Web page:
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Report from the Central Pacific

July 26, 2023

Researchers conduct seafloor mapping and coral reef and ocean condition surveys in American Sāmoa and the Pacific Remote Island Areas.

A diver swims over coral while recording its size and condition. Scientist, Joao Garriques, measures the size and condition of corals. In the shallow reefs around Rose Atoll, calcifying algae give the reefs their pink color and help create the habitat structure of the reef ecosystem. Credit: NOAA Fisheries/Damaris Torres-Pulliza

In March, the Rainier Integrates Charting, Hydrography, and Reef Demographics (RICHARD) mission team, aboard NOAA Ship Rainier, set off to conduct research in the central Pacific. During this mission, scientists from different backgrounds measure water depths, map the seafloor, and gather information on coral reef habitats. The collected data will inform different regional efforts, including the Coral Reef Conservation Program’s National Coral Reef Monitoring Program’s long-term coral reef monitoring and Office for Coast Survey’s nautical chart updates. These efforts will further support NOAA Fisheries in their management of Magnuson-Stevens Act Essential Fish Habitat, Endangered Species Act, Marine National Monuments, as well as the American Sāmoa Government in their management of coastal resources. Scientists are halfway through their mission that will run through September.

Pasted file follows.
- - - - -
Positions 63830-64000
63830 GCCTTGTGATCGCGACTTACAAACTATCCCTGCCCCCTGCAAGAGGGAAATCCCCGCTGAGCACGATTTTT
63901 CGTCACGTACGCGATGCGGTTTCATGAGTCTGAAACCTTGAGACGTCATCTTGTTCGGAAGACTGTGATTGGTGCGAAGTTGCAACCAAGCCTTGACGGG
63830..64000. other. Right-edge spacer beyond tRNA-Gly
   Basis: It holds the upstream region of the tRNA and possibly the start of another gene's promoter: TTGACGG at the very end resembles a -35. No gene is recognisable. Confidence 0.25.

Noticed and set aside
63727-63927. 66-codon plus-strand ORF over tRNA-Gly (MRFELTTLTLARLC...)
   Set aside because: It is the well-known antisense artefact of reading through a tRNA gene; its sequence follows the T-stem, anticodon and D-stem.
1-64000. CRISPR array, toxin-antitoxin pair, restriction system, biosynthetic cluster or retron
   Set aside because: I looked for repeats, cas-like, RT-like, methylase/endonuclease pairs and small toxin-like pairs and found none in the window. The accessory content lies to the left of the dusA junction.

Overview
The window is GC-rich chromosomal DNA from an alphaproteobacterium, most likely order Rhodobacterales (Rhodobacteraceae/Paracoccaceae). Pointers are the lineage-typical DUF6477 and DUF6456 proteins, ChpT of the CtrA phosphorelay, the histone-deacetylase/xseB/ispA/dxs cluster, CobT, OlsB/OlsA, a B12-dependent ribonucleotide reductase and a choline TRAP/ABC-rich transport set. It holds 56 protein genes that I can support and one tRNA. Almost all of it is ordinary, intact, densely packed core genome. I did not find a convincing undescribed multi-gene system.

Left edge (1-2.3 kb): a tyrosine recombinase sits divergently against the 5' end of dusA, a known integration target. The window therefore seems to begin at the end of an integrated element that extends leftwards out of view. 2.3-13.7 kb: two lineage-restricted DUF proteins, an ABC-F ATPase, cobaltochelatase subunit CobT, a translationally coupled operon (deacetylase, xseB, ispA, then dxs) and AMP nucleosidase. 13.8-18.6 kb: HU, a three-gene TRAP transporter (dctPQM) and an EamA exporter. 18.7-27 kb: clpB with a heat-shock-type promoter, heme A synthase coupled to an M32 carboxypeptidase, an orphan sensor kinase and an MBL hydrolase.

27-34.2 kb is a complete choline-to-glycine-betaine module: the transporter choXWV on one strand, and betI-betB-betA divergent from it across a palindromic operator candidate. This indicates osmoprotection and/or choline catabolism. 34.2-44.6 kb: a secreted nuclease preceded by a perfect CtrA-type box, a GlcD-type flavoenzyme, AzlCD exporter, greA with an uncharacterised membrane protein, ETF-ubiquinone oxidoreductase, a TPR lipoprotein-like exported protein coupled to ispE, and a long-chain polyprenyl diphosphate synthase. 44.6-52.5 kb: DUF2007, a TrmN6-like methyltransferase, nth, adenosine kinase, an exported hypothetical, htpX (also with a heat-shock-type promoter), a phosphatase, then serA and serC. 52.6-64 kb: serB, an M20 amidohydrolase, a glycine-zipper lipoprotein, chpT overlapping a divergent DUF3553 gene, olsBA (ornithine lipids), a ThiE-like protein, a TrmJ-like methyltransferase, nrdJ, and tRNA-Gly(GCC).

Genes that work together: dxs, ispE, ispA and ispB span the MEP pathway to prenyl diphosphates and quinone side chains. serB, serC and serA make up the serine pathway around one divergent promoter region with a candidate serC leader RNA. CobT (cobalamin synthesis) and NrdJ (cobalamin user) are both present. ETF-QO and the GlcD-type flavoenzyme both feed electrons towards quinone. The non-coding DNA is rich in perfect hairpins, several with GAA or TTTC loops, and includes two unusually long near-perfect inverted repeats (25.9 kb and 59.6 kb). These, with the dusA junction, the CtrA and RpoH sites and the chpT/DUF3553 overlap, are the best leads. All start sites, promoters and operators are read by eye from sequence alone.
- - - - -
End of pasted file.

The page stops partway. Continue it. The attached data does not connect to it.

A brightly colored school of anthias in the foreground partially obscures a school of surgeonfish in the background.
Lots of fish to count at Baker Island! A brightly colored school of anthias and a school of surgeonfish cross paths. Credit: NOAA Fisheries/Jeff Milisen

One Fish, Two Fish, Small Fish, Big Fish

Scientists are busy identifying and counting reef fish of all sizes. This gives them a snapshot of what the entire reef fish population looks like. This information helps scientists and managers understand the condition of the reef fish population and how that relates to management needs. Sometimes it’s difficult to count large cloud-like swarms of small fish, but our highly trained scientists are up to the challenge and can count schools of fish quickly. So far, they have surveyed 79 sites around Tutuila, Baker, and Howland Islands. A mission highlight for scientists was spotting a giant grouper at Baker Island. These rare fish are much larger than most of the fish we see!

A giant grouper fish swims under a school of black jack fish.
A giant grouper hangs out under a school of black jacks. Giant groupers can grow to weigh up to 800 pounds—about as big as a horse! Credit: NOAA Fisheries/Ari Halperin

Temp Check!